November 4: an auspicious day. One of the most significant presidential elections in recent memory; in Australia, it’s the day of the horse race that “stops a nation” (apparently); and back in 2005, it was the day that Nick decided that writing a blog would be cool and published our first post.
It’s only been three years, but a lot seems to have happened: wars, environmental crises; financial crises; a change of government in Australia; Nick saw the light and moved from academia to web design; Lisa finally finished the PhD; John keeps plugging away at his.
Memes isn’t the sort of blog where we chat about ourselves (not that we are saying there is anything wrong with that), but I think we can take the indulgence occasionally. So, by way of a smug “happy birthday”, here are some statistics that we thought were amusing.
- Of the more that 12,000 page views in the last two years (it took us a year to discover Google Analytics) the most viewed posting (with about 65% more views than the next most popular) is Forever Young and the Politics of Meaning from June 2006. We have no idea why, but almost every day we receive at least one hit via a search engine looking for something like “forever + young + meaning”. At first we thought someone must have set an assignment on the song, but the hits just continue. Apparently people really like the song, but don’t know what it means. We are happy to provide our opinions.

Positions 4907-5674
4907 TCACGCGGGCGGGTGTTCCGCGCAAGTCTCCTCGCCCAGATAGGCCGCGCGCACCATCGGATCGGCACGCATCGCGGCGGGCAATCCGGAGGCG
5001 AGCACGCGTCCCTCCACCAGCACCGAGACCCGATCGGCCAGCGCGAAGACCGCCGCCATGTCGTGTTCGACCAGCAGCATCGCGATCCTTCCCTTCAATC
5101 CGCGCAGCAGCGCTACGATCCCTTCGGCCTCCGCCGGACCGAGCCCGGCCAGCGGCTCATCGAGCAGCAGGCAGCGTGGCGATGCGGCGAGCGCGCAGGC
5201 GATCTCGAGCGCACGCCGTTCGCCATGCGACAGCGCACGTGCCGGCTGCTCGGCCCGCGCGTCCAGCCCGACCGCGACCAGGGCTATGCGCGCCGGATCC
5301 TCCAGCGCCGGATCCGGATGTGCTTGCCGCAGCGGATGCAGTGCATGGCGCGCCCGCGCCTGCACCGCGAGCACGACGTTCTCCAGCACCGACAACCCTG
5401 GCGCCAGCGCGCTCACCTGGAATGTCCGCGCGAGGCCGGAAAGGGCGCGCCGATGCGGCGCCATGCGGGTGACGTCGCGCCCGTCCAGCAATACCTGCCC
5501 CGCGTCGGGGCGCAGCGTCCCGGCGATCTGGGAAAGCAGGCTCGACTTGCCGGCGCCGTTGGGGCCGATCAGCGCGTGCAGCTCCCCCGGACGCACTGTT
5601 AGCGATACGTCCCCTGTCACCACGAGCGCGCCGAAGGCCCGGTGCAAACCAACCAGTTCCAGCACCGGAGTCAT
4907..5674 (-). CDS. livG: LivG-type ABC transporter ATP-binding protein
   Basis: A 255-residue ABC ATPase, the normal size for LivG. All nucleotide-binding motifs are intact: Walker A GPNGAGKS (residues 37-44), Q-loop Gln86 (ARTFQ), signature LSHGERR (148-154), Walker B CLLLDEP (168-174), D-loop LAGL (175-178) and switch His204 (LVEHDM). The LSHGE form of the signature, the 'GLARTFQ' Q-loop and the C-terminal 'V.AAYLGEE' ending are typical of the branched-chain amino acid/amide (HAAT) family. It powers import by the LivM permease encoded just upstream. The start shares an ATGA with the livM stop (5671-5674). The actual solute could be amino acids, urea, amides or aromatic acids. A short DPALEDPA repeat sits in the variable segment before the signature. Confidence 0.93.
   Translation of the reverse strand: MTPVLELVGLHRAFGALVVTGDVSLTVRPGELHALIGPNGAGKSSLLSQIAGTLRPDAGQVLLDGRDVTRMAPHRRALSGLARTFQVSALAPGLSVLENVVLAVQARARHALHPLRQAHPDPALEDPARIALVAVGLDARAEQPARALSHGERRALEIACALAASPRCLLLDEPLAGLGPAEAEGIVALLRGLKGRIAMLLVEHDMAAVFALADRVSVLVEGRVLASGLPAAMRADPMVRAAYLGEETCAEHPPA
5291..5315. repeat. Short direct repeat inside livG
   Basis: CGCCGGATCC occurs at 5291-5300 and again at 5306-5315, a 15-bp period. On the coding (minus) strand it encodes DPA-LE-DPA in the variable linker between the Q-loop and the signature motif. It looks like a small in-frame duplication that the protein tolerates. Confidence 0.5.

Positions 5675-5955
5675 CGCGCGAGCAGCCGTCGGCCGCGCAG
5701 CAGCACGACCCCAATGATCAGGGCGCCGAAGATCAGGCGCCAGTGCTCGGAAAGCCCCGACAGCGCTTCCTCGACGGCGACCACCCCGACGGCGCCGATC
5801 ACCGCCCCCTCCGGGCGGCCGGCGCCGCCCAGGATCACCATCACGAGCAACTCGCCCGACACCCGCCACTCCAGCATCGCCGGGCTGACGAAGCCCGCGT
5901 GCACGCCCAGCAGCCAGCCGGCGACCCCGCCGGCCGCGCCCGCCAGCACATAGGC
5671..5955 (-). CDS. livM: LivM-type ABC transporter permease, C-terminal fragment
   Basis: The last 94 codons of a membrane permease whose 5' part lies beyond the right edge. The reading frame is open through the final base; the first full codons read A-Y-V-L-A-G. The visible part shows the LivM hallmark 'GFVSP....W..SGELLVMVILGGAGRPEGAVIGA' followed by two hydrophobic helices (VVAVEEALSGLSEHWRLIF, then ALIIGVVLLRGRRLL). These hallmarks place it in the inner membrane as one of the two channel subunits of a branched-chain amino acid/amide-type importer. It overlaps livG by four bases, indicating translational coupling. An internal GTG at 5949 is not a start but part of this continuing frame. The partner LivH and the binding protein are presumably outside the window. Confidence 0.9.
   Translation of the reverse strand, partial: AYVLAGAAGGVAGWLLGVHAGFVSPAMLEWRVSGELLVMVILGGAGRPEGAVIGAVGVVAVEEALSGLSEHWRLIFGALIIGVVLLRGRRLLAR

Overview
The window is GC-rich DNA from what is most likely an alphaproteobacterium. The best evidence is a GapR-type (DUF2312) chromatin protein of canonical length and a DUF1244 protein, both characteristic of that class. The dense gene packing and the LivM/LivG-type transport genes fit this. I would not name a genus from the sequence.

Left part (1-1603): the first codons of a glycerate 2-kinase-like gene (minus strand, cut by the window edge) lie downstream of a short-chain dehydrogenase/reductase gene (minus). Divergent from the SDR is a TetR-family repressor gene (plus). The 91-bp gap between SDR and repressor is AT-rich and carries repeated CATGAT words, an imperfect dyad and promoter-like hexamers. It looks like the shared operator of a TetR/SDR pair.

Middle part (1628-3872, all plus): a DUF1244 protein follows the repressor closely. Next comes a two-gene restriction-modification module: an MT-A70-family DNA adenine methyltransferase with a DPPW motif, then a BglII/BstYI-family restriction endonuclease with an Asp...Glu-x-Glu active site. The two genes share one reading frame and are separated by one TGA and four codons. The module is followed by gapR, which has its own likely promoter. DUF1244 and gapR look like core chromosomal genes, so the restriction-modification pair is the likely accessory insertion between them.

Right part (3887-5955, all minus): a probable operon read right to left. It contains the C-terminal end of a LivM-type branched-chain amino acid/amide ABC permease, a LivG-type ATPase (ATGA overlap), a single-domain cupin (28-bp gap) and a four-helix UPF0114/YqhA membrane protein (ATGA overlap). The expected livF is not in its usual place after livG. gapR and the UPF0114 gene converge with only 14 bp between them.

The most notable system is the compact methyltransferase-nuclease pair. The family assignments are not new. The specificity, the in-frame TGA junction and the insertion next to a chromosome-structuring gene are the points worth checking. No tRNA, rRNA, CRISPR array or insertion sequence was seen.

- Our biggest single day was back in February 2008, when it seems we were stumbled upon, and over the following four days received more than 200 visits from that site. Thanks guys!
- We also did pretty well in September this year when Crikey linked to a Guardian article they had found via Memes and generously gave us the credit.
There is a suggestion that blogs are finished, that the increasing corporatisation of the sector and competition from social networking sites has made the blogosphere less the cool frontier it was way back in 2004. We think this is rubbish: Paul Boutin has to include himself and publications like Wired and Valleywag among the “cut-rate journalists and underground marketing campaigns [that] drown out the authentic voices of amateur wordsmiths”. And in any case, this presupposes that all blogs are designed to attract the attention of the likes of Technorati, or have a business plan that includes advertising revenue or international awards.
Memes does not aspire to be one of the 100 most read blogs in the world, nor to be the voice of cultural studies in Australia. Our goals are rather more modest, and as a consequence, we think rather more important. Personally, this blog provides a forum for us to work out ideas that might end up in more formal publications, and a way to offer opinions and insights to our small circle of readers, and to get feedback and comments that we value.
We hope that you enjoy reading our offerings as much as we enjoy writing them. Which means, of course, that sometimes that will be “not at all”. But that’s OK too.
Thanks for visiting.